POI/ भारत के लोग

By Archana Hande  |  Image Gallery

SEP 19 – OCT 26, 2014.

Curated by Tasneem Zakaria Mehta
Special Projects Space


POI/ भारत के लोग (POI standing in for People of India with a delicious vernacular sound to it – poi like oi) was artist Archana Hande’s response to the Museum exhibition The Doubled Frame: Interrogating Identity, in the Kamalnayan Bajaj Special Exhibitions Gallery. The latter exhibition drew from the Museum’s collection of rare books, photographs, paintings and prints to essay a reading of how an Indian identity was constructed in the 18th, 19th and early 20th centuries by the British.


Using video, assemblage, popular imagery and sounds to create an immersive experience the artist asked us to reflect on who we are and how we have come to see ourselves.

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POI

Using the Museum collection as the frame of reference Hande created a topography of images both contemporary and historic that emerged like ghosts and disappeared in a shroud that was actually a mosquito net, ephemera from the past seeking to inhabit a tangible form in the here and now.

The artist spoke of her interest in the idea of how identity has no origin and is a constantly shifting ontological construction that changes with each passing moment. However she explained that the human need for security and certainty prevails and we are co-opted into believing that which others wish us to believe. The issue of what is authentic, what is pure and original as a cultural construction is questionable and difficult to substantiate as the very act of practice in the present mediates and changes the original.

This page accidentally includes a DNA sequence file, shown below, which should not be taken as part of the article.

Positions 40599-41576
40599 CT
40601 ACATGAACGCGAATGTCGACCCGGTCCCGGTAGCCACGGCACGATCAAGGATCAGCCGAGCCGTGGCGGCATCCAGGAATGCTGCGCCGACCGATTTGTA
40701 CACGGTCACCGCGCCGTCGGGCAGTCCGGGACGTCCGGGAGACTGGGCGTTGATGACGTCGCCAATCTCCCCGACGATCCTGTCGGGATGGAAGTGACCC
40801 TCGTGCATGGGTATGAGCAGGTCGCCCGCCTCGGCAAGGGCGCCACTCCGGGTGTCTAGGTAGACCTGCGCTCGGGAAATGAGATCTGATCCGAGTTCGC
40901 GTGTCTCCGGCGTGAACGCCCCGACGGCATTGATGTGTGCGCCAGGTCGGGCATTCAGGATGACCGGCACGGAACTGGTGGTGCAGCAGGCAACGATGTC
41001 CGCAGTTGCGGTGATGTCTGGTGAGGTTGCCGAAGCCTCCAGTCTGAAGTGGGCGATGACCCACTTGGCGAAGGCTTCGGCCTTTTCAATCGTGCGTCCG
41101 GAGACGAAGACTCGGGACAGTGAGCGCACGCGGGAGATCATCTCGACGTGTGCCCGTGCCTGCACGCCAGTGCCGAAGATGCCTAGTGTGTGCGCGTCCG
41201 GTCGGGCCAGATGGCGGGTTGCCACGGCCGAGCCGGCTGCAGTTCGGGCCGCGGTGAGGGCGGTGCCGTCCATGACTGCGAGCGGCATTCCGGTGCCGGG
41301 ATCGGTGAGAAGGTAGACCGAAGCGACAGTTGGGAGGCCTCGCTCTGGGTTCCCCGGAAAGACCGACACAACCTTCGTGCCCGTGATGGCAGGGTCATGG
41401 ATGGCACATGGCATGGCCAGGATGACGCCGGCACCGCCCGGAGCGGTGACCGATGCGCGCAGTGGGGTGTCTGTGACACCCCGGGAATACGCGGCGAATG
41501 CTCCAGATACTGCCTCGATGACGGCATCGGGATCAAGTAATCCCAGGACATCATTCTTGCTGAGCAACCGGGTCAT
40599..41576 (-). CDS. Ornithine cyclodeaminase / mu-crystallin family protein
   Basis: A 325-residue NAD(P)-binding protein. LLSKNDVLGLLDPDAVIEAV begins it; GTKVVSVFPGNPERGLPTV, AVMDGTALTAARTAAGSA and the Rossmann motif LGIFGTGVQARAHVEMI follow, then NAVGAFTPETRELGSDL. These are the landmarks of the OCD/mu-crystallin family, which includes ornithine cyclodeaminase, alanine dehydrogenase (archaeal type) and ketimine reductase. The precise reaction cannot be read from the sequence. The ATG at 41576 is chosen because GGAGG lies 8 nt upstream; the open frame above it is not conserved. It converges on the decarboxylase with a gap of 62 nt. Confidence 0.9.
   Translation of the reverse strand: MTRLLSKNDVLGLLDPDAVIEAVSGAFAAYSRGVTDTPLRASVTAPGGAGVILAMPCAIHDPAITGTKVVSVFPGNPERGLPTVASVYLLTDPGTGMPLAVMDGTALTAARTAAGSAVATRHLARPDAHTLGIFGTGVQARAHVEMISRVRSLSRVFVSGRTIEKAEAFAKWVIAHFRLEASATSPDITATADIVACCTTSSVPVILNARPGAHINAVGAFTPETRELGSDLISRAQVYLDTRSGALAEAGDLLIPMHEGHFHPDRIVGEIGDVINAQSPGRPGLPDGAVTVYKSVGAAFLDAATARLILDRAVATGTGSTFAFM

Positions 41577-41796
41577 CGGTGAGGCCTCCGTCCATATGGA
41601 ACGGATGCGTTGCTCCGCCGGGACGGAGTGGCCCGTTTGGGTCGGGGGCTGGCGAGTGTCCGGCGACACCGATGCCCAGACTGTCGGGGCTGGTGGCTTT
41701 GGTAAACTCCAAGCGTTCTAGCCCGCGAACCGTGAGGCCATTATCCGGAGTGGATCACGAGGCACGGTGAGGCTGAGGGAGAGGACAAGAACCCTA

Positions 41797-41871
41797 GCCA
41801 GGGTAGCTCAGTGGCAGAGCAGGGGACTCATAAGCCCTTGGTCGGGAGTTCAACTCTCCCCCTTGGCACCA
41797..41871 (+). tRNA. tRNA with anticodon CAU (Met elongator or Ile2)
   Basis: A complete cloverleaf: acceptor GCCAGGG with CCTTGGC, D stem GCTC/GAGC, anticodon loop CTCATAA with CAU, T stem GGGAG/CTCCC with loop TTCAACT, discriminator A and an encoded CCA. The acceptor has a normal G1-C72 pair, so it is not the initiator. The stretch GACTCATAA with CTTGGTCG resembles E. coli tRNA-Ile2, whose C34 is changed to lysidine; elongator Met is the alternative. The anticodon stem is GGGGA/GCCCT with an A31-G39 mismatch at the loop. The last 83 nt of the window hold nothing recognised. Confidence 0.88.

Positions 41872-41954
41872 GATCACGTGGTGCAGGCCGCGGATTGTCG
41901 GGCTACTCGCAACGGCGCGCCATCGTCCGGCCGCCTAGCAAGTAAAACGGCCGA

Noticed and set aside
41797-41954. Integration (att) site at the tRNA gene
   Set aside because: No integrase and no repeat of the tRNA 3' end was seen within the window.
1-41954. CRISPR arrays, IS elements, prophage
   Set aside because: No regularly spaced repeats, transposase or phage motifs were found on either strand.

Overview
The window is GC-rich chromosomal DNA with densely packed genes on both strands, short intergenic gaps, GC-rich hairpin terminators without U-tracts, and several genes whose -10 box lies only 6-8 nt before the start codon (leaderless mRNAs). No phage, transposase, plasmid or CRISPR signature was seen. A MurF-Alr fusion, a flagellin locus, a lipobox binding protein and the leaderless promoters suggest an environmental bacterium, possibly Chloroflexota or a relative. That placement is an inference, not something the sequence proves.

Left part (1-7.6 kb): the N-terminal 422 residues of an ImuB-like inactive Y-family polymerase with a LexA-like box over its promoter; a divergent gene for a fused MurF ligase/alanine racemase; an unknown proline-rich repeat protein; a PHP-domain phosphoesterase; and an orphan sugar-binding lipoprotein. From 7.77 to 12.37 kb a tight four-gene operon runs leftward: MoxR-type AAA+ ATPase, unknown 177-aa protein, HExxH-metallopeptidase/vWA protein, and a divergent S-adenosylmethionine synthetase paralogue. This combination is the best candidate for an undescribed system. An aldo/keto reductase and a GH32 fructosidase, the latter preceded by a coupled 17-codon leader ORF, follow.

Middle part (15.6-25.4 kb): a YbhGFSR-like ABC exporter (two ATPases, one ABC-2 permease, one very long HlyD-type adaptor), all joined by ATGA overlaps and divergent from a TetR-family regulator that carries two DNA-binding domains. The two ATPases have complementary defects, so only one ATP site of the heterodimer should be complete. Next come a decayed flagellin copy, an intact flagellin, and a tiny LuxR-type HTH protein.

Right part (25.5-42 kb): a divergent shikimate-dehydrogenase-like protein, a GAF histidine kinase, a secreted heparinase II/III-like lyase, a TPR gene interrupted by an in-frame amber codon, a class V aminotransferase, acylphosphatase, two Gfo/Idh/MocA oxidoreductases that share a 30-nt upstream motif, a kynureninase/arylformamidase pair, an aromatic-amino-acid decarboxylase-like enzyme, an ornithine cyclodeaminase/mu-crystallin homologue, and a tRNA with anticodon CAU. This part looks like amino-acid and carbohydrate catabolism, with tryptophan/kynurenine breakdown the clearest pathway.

Hande used the idea of a mosquito net, a British import now used ubiquitously in India, as the protective layer which encloses the ephemeral images of the hundreds of types of people which she sourced both from her own personal collection and from the Museum. She spoke of a semiotics of identity, signifiers which become codes of connection or disharmony. “This language is performed through a documentary practice which transforms the original idea in its very practice,” she says.

Using video, assemblage, popular imagery and sounds to create an immersive experience the artist asked us to reflect on who we are and how we have come to see ourselves.


Walkthrough with Artist and Curator

Artist Archana Hande & Curator Tasneem Zakaria Mehta conducted a public walk-through of the exhibition, reflecting on the issues of the representation of identity.
Saturday, October 18, 2014


Public Tours

Free, open to all tours of the exhibition in English, Hindi and Marathi were conducted by the Museum’s curatorial team every Sunday from September 19 – October 26, 2014.


Workshop for Schools & Private Groups

This workshop encouraged an exploration of the ways in which the people of India were documented in the 18th, 19th and 20th centuries. Then turning their gaze to contemporary, urban Mumbai and recalling the popular People of India charts, participants aged 8 and above, drew, decorated and documented the people of the city as they see and encounter them today. Who are Mumbai’s people, and what are their occupations in the 21st century? Who would you show - a movie star, bus conductor, cricketer, dabbawalla or doctor? How would they dress and what props would they hold?
An open to public session of this workshop was conducted on Sunday, October 12, 2014.